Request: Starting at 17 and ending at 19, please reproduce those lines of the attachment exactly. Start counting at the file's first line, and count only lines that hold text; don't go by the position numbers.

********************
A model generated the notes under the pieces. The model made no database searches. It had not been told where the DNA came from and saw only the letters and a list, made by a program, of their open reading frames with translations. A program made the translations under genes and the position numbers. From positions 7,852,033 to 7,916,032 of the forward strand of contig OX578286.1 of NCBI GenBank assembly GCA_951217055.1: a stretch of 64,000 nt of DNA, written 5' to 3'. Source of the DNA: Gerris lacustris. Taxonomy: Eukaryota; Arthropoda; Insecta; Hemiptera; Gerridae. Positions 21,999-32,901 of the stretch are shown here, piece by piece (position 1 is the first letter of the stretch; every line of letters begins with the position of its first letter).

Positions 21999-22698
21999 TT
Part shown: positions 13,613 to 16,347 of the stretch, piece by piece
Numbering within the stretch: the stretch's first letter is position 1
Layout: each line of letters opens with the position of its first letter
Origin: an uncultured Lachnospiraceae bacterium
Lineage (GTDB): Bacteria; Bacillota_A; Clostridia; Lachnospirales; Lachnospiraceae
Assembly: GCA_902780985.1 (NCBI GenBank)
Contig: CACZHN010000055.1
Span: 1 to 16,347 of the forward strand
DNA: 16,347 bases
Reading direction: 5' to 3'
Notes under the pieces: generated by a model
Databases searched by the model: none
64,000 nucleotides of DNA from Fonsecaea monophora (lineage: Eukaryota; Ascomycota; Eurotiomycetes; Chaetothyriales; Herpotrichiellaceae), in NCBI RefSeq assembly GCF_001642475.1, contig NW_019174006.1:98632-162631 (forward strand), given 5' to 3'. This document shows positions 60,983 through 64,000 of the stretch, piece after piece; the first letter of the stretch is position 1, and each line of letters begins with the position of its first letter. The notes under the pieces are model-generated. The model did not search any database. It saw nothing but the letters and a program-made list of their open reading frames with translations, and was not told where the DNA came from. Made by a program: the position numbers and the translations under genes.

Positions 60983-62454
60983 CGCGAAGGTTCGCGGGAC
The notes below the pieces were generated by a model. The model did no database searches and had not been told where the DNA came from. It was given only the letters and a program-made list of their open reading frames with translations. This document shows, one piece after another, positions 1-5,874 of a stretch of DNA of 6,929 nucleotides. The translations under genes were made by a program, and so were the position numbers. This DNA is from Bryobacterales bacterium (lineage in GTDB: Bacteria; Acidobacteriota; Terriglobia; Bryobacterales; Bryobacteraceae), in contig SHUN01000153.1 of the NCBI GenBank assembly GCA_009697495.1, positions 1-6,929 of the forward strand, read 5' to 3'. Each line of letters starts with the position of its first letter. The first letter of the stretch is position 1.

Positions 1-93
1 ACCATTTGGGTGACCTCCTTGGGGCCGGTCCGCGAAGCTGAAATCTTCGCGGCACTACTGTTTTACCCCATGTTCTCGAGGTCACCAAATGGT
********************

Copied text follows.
Positions 60983-62454
60983 CGCGAAGGTTCGCGGGAC
The notes below the pieces were generated by a model. The model did no database searches and had not been told where the DNA came from. It was given only the letters and a program-made list of their open reading frames with translations. This document shows, one piece after another, positions 1-5,874 of a stretch of DNA of 6,929 nucleotides. The translations under genes were made by a program, and so were the position numbers. This DNA is from Bryobacterales bacterium (lineage in GTDB: Bacteria; Acidobacteriota; Terriglobia; Bryobacterales; Bryobacteraceae), in contig SHUN01000153.1 of the NCBI GenBank assembly GCA_009697495.1, positions 1-6,929 of the forward strand, read 5' to 3'. Each line of letters starts with the position of its first letter. The first letter of the stretch is position 1.